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  • how to define nonsense mutation

    From several genetics books I have read, nonsense mutations change a codon for an amino acid to a stop codon.

    then how to define a mutation change a stop codon to a codon for an amino acid? still nonsense mutation?

    Thanks

  • #2
    I think you're looking for the term "readthrough mutation".
    Have a nice day!

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    • #3
      Not a nonsense change for sure as that exclusively means the creation of a stop codon.

      These changes that eliminate the proper stop codon and allow translation to continue on into the 3'UTR finally have an official nomenclature (http://www.hgvs.org/mutnomen/recs-prot.html) of "NO-STOP" changes. Though others (http://www.sanger.ac.uk/perl/genetic...ummary&id=5333) use "non-stop extension" which seems a bit more descriptive and I've also see them listed as "missense-stopcodon".

      This is definately one of two special mutation classes, that being mutations of the initiating methionine and stop codon.

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      • #4
        awesome! Many thanks to both of you.

        Happy Holiday~

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        • #5
          I just thought of another question. Can we call this readthrough mutation or non-stop extension as nonsynonymous mutation? Or, nonsynonymous mutation includes missense and nonsense?

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          • #6
            I would say it is a non-synonymous mutation as it cause a change in the translated amino acid sequence ...!
            Nicolas Tremblay
            Graduate Student

            Cardiovascular Genetics - Andelfinger Lab
            CHU Ste-Justine Research Center

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            • #7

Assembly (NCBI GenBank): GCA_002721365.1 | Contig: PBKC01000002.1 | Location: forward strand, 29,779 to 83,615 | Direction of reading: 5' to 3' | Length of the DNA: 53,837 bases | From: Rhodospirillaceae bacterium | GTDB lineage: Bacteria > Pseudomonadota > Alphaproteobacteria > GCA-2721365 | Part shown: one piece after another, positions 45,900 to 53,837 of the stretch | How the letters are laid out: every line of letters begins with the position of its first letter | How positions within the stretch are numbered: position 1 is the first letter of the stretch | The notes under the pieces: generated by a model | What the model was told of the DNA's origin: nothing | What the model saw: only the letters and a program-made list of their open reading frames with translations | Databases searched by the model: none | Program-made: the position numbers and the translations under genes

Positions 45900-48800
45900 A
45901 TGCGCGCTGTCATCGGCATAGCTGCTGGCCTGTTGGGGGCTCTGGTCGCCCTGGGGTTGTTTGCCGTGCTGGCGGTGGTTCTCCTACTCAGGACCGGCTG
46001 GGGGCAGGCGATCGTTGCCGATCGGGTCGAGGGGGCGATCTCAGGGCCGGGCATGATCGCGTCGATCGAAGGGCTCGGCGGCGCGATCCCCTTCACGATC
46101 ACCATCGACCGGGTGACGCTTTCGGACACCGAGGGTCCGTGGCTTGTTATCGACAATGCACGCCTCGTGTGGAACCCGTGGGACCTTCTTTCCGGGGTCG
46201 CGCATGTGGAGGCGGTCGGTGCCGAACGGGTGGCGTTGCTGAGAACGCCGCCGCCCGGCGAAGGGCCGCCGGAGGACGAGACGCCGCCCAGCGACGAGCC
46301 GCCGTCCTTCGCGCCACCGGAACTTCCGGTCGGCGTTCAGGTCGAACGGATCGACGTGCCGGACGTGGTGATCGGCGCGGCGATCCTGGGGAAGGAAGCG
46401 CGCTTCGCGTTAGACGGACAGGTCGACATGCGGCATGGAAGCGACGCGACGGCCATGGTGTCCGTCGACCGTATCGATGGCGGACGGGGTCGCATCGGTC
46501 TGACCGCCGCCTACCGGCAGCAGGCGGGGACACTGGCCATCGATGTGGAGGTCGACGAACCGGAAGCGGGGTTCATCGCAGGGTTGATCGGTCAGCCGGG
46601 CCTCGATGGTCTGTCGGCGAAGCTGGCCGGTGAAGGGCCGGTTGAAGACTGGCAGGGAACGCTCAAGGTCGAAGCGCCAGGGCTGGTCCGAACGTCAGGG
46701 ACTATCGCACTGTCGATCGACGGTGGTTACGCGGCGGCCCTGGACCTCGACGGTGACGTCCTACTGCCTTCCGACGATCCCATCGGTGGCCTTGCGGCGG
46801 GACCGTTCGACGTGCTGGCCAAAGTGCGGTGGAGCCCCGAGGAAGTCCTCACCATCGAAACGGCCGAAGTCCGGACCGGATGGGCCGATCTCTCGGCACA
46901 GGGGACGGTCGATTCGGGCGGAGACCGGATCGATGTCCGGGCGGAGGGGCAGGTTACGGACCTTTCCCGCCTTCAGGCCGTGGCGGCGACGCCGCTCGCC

Originally posted by yuanzhi View Post
              From several genetics books I have read, nonsense mutations change a codon for an amino acid to a stop codon.

              then how to define a mutation change a stop codon to a codon for an amino acid? still nonsense mutation?

              Thanks
              Just to let you know Ensembl class those mutations as "Stop lost".

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              • #8
                The ensembl database is a good place to look for what the different sort of consequences

                This documentation lists them

                http://www.ensembl.org/info/docs/variation/index.html

                For a consequence which is non synonymous it means the base change results in an amino acid change in the protein sequence

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                • #9
                  'Read through' are what they are called then!

                  We also recently saw quite a few 'loss of stop codon' mutations in exome data.. and was not sure how to interpret/annotate/log them
                  --
                  bioinfosm

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                  • #10